Last Thursday, I boarded a bus in Oakland and started my all too brief Southern California vacation. The bus took me to San Luis Obispo, where I boarded an Amtrak train that hugged the coast on a ride down to Goleta, a suburb of Santa Barbara where my buddy Alan Ponder lives. Goleta is the home of the University of California at Santa Barbara, and possesses a lovely beach and some spectacular views from the high ground ridges common in the area.
Alan is one of the several readers of my blog more science-y than I am, and acts as a fact checker for no monetary gain, a situation for which I am abundantly grateful. He was also my host in Santa Barbara, so my debt of gratitude is growing even greater.
While the calm harbor of Santa Barbara is a lovely city in its own right, the inland Santa Ynez Valley can also boast spectacular beauties of its own, such as the Cold Spring Arch Bridge. If I had a digital camera and even a sliver of the photographic talent of my blog buddy sfmike, I would have my own pictures from my trip, but since I have neither I must use pictures from the Internets. The eastern boundary of the Santa Ynez valley is the Coastal Mountain range, which is tall and rocky and craggy compared to the rolling hills of the same range I see every day in the Bay Area, but inside the valley are little foothills that are round and soft, and covered in lovely geometric patterns of vineyards, orchards and the occasional field of flowers. It is nearly impossibly picturesque.
In the heart of this lovely locale is the town of Solvang, which proudly proclaims the Danish ancestry of it founders. Solvang is the kind of place that gives "tourist trap" a good name. Alan and I walked around for several hours, but we only laid our money down in the bakery, where I naturally had to get a danish, and at a chocolate shop. This was money exceedingly well spent. Any non-diabetic visitor to the Santa Barbara area cheats themselves without cause if they fail to visit Solvang.
After snacks in Solvang, we went to a wine tasting room in Los Olivos, a town made more famous by the recent independent movie about wine lovers called Sideways. After visiting one of the wine tasting rooms - and honest to Lenny, we only visited one - we had lunch at a cafe that gave a suggested wine with the sandwich I ordered. I didn't take this picture, but this is very close to the table where Alan and I sat. I also ordered a red wine, which adds to the realism in this picture which I again must say I didn't take.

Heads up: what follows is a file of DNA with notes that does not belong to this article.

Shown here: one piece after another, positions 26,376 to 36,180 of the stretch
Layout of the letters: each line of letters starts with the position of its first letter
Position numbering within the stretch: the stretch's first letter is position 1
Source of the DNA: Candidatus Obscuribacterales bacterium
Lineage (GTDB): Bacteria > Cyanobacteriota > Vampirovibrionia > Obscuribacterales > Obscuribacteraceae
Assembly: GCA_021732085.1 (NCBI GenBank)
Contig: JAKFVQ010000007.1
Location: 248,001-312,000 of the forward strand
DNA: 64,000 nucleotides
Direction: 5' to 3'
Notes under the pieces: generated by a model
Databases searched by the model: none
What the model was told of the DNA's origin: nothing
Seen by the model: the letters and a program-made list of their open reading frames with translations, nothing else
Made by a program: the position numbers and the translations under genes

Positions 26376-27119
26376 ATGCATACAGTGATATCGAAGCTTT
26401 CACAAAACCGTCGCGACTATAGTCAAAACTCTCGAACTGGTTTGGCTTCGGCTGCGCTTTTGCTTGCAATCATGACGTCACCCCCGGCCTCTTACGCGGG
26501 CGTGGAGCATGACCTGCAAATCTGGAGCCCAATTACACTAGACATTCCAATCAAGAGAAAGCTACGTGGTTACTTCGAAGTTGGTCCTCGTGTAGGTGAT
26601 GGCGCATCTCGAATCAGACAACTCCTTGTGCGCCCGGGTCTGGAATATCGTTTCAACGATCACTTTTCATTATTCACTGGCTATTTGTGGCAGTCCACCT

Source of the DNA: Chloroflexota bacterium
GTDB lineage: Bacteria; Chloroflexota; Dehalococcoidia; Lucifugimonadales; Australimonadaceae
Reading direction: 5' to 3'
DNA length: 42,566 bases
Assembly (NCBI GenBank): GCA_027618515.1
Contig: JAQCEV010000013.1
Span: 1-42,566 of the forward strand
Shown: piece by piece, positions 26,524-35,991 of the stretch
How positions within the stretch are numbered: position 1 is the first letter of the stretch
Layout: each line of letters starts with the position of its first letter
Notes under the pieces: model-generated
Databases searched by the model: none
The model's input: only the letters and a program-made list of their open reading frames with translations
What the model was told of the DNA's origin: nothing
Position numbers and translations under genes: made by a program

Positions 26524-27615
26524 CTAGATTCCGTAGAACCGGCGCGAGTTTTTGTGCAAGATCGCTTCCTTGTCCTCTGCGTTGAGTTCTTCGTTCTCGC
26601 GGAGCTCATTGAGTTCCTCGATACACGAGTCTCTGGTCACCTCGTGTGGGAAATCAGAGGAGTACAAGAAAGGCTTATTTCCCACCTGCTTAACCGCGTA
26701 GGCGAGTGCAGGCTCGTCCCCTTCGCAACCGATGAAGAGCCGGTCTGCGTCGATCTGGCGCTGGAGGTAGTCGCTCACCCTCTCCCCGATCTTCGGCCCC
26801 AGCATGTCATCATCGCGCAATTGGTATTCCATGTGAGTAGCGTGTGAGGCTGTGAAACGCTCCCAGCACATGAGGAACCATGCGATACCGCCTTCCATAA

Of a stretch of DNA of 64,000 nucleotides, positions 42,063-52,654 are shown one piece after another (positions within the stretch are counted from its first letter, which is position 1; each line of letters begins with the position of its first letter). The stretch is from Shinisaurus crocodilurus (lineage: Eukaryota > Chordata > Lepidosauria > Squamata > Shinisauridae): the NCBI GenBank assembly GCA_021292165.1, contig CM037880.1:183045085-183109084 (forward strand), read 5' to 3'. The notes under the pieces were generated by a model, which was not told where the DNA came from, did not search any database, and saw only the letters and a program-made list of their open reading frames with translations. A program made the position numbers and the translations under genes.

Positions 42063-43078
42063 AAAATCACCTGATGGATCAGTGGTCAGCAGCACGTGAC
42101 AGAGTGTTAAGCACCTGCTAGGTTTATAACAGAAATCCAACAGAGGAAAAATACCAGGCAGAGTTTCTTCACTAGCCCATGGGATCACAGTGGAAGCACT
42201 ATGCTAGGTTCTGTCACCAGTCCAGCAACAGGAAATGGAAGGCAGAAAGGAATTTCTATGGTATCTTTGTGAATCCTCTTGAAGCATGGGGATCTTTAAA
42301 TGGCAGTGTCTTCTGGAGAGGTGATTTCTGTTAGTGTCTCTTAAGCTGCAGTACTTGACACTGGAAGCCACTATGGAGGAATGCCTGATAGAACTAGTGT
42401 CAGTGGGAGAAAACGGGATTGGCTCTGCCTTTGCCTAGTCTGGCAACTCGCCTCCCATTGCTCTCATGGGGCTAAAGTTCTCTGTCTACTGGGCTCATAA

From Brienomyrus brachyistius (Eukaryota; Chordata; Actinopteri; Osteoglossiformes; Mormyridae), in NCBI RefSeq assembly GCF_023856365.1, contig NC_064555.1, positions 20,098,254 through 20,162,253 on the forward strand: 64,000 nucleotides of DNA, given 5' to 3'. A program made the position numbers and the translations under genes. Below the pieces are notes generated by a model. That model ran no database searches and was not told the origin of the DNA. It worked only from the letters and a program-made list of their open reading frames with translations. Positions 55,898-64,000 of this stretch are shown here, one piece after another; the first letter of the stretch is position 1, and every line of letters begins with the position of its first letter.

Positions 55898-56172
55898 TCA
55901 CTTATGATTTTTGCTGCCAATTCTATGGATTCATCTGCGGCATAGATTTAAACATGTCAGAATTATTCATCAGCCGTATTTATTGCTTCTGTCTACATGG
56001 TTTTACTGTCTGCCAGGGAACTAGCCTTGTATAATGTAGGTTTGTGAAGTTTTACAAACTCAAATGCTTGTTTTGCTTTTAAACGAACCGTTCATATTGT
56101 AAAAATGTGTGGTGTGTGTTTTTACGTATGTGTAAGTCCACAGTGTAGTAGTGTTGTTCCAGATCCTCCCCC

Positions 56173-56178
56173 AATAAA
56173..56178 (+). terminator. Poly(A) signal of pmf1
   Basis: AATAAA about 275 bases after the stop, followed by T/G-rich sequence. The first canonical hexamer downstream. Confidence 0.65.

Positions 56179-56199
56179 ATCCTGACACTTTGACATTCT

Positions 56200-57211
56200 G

That was a very good lunch.
Friday evening, we wandered along State Street, a several block stretch of downtown Santa Barbara with numerous shops, restaurants, movie houses and bars, not unlike Shattuck in Berkeley, but with a lot less panhandlers. There was even a boardgame store, which I wandered into just as a browser, but was happy to see a good selection of recent German board games. I chatted with the owner, a very friendly and knowledgeable fellow with a British Isles accent that might have been Scottish. "When I saw where your eyes were scanning, I knew you were a nerd." He said to me. I took this as a compliment.
We had a bite to eat and finished the evening in a pub where we watched some Olympic coverage, including the phenomenal Michael Phelps, and more to my taste, the excellent athlete and sa-mokin' hawt American softball pitcher Jenny Finch. I know that at my age, I would have no chance to hit her fastball unless I bunted, but I honestly don't think I could hit a pitch of hers if she rolled it up to the plate. My eye would not be on the ball.
After a breakfast Saturday morning with Alan and his brother Stuart, Alan and I wandered the Santa Barbara beachfront for a few hours. Alan waited at the train station with me for my afternoon ride down the coast to San Diego, and he repeated a line of John Rhys-Davies from Raiders of the Lost Ark, a line Alan first said to me many years ago when I visited him in Macon, Georgia when we first met.
"Already I am missing you, my friend."
I know the feeling. Thanks for being my host, buddy. I'll never forget this trip.
This blog is still alive, just in semi-hibernation.
When I want to write something longer than a tweet about something other than math or sci-fi, here is where I'll write it.